#
# Copyright (c) 2013-2020 Christian Jaeger, copying@christianjaeger.ch
#
# This is free software, offered under either the same terms as perl 5
# or the terms of the Artistic License version 2 or the terms of the
# MIT License (Expat version). See the file COPYING.md that came
# bundled with this file.
#

=head1 NAME

PXML::Element - base class for PXML elements

=head1 SYNOPSIS

=head1 DESCRIPTION


=head1 NOTE

This is alpha software! Read the status section in the package README
or on the L<website|http://functional-perl.org/>.

=cut

package PXML::Element;

use strict;
use warnings;
use warnings FATAL => 'uninitialized';

use FP::Stream qw(stream_mixed_flatten stream_map);
use FP::Hash qw($empty_hash hash_set);

# XX Depend on these? PXML::Serialize uses these, so any app that
# serializes PXML would require them anyway.
use FP::Lazy;
use FP::List;
use Chj::xIO qw(capture_stdout);
use Scalar::Util qw(blessed);

use Chj::NamespaceCleanAbove;
use FP::Carp;

# [ name, attributes, body ]
BEGIN {
    sub NAME ()       {0}
    sub ATTRIBUTES () {1}
    sub BODY ()       {2}
}

sub new {
    my $cl = shift;
    @_ == 3 or fp_croak_arity 3;
    bless [@_], $cl
}

sub name {
    $_[0][NAME]
}

sub lcname {
    lc($_[0][NAME])
}

sub maybe_attributes {
    $_[0][ATTRIBUTES]
}

# NOTE that $empty_hash gives exceptions for accesses to any field!
# (With the current implementation of locked / const hashes in perl.)
# `exists` works as expected though. But then, PXML (as all of FP) may
# move to restricted hashes and arrays everywhere anyway, so this
# should be consistent then.
sub attributes {
    $_[0][ATTRIBUTES] // $empty_hash
}

sub body {

    # could be undef, too, but then undef is the empty list when
    # interpreted as a FP::List, thus no need for the maybe_
    # prefix. -- XXX that's not true anymore, null is not undef anymore.
    $_[0][BODY]
}

sub maybe_attribute {
    @_ == 2 or fp_croak_arity 2;
    my $s = shift;
    my ($name) = @_;
    defined($$s[ATTRIBUTES]) ? $$s[ATTRIBUTES]{$name} : undef
}

sub perhaps_attribute {
    @_ == 2 or fp_croak_arity 2;
    my $s = shift;
    my ($name) = @_;
    if (defined(my $h = $$s[ATTRIBUTES])) {
        exists $$h{$name} ? $$h{$name} : ()
    } else {
        ()
    }
}

# functional setters (following the convention I've started to use of
# "trailing _set means functional, leading set_ means mutation"))

sub name_set {
    my $s = shift;
    @_ == 1 or fp_croak_arity 1;
    bless [$_[0], $$s[ATTRIBUTES], $$s[BODY]], ref $s
}

sub attributes_set {
    my $s = shift;
    @_ == 1 or fp_croak_arity 1;
    bless [$$s[NAME], $_[0], $$s[BODY]], ref $s
}

sub attribute_set {
    my $s = shift;
    @_ == 2 or fp_croak_arity 2;
    my ($nam, $v) = @_;
    bless [$$s[NAME], hash_set($$s[1] // {}, $nam, $v), $$s[BODY]], ref $s
}

sub body_set {
    my $s = shift;
    @_ == 1 or fp_croak_arity 1;
    bless [$$s[NAME], $$s[ATTRIBUTES], $_[0]], ref $s
}

# functional updaters

sub name_update {
    my $s = shift;
    @_ == 1 or fp_croak_arity 1;
    my ($fn) = @_;
    bless [&$fn($$s[NAME]), $$s[ATTRIBUTES], $$s[BODY]], ref $s
}

sub attributes_update {
    my $s = shift;
    @_ == 1 or fp_croak_arity 1;
    my ($fn) = @_;
    bless [$$s[NAME], &$fn($$s[ATTRIBUTES]), $$s[BODY]], ref $s
}

sub body_update {
    my $s = shift;
    @_ == 1 or fp_croak_arity 1;
    my ($fn) = @_;
    bless [$$s[NAME], $$s[ATTRIBUTES], &$fn($$s[BODY])], ref $s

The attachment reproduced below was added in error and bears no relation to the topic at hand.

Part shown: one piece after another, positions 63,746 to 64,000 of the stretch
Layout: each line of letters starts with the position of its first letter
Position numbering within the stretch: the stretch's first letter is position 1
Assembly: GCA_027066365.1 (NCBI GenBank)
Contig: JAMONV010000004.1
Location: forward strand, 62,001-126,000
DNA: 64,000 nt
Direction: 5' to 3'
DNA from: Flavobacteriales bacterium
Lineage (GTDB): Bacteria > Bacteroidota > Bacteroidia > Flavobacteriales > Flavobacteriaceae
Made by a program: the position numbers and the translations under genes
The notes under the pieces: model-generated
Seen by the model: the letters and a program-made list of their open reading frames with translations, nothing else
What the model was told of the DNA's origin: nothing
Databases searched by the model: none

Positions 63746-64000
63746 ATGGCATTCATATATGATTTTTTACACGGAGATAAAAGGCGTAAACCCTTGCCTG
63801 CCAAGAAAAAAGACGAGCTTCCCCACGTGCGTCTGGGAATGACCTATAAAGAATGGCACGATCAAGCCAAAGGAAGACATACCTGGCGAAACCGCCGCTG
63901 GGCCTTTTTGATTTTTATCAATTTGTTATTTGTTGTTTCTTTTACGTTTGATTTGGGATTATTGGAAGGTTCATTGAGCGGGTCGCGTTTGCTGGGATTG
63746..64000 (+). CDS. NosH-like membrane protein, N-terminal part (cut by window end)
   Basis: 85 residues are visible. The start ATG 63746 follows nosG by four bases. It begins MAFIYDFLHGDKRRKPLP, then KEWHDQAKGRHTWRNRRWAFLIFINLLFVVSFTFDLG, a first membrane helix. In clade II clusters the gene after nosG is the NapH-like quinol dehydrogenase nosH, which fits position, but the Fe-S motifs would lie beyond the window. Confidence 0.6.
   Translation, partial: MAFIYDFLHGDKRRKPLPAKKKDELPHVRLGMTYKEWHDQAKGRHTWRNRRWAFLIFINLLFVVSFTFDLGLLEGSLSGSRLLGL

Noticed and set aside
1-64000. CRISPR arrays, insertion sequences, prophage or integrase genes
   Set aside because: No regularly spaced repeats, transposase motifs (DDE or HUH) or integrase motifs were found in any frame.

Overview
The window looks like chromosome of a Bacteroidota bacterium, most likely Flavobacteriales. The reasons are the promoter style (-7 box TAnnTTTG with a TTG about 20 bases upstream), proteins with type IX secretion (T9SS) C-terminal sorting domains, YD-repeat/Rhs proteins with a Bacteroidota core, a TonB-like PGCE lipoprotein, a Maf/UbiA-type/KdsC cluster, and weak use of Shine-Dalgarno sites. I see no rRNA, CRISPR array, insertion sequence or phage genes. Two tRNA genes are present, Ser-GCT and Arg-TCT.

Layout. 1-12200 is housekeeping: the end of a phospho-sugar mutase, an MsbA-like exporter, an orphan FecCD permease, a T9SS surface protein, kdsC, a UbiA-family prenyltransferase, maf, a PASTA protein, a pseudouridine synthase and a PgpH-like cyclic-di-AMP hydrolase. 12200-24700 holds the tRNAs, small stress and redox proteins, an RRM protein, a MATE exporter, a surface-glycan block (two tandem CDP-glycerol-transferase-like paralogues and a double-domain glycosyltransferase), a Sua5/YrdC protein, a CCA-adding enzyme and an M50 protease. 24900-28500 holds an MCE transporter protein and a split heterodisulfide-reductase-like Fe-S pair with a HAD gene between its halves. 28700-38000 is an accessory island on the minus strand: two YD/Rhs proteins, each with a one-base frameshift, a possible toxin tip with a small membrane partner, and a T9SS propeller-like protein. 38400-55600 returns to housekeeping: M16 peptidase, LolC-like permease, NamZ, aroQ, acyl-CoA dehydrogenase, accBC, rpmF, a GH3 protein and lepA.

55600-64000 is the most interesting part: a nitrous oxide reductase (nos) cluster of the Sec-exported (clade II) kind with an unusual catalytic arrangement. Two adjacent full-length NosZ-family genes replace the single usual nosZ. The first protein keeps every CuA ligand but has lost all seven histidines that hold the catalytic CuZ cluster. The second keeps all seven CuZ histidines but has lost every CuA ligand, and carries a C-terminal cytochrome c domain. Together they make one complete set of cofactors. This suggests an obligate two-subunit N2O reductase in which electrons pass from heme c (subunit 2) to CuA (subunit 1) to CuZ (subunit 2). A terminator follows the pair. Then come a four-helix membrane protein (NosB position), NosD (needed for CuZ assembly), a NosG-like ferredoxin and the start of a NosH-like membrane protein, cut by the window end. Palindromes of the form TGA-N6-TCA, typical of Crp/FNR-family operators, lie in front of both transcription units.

}

# mapping

sub body_map {
    my $s = shift;
    @_ == 1 or fp_croak_arity 1;
    my ($fn) = @_;
    $s->body_update(sub { stream_map $fn, stream_mixed_flatten $_[0] })
}

# "body text", a string, dropping tags; not having knowledge about
# which XML tags have 'relevant body text', this returns all of it.

# XX ugly: this is replicating part of the serializer. But don't want
# to touch the code there... so, here goes. Really, better languages
# have been created to write code in.

sub _text {
    my ($v) = @_;
    if (defined $v) {
        if (length ref $v) {
            if (defined blessed $v) {
                if ($v->isa("PXML::Element")) {
                    $v->text
                } elsif ($v->isa("FP::Abstract::Sequence")) {
                    join("", map { _text($_) } $v->values)
                } elsif (is_promise $v) {
                    _text(force $v);
                } else {
                    die "don't know how to get text of: $v";
                }
            } else {
                if (UNIVERSAL::isa($v, "ARRAY")) {
                    join("", map { _text($_) } @$v);
                } elsif (UNIVERSAL::isa($v, "CODE")) {

                    # correct? XX why does A(string_to_stream("You're
                    # great."))->text trigger this case?
                    _text(&$v());
                } else {
                    die "don't know how to get text of: $v";
                }
            }
        } else {
            $v
        }
    } else {
        ""
    }
}

sub text {
    my $s = shift;
    _text($s->body)
}

# only for debugging? Doesn't emit XML/XHTML prologues!  Also, ugly
# monkey-access to PXML::Serialize. Circular dependency, too.

sub string {
    my $s = shift;
    require PXML::Serialize;
    capture_stdout {
        PXML::Serialize::pxml_print_fragment_fast($s, *STDOUT);
    }
}

# XML does not distinguish between void elements and non-void ones in
# its syntactical representation; whether an element is printed in
# self-closing representation is orthogonal and can rely simply on
# whether the content of the particular element ('at runtime') is
# empty.

sub require_printing_nonvoid_elements_nonselfreferential {
    0
}

#sub void_element_h {
#    undef
#}

_END_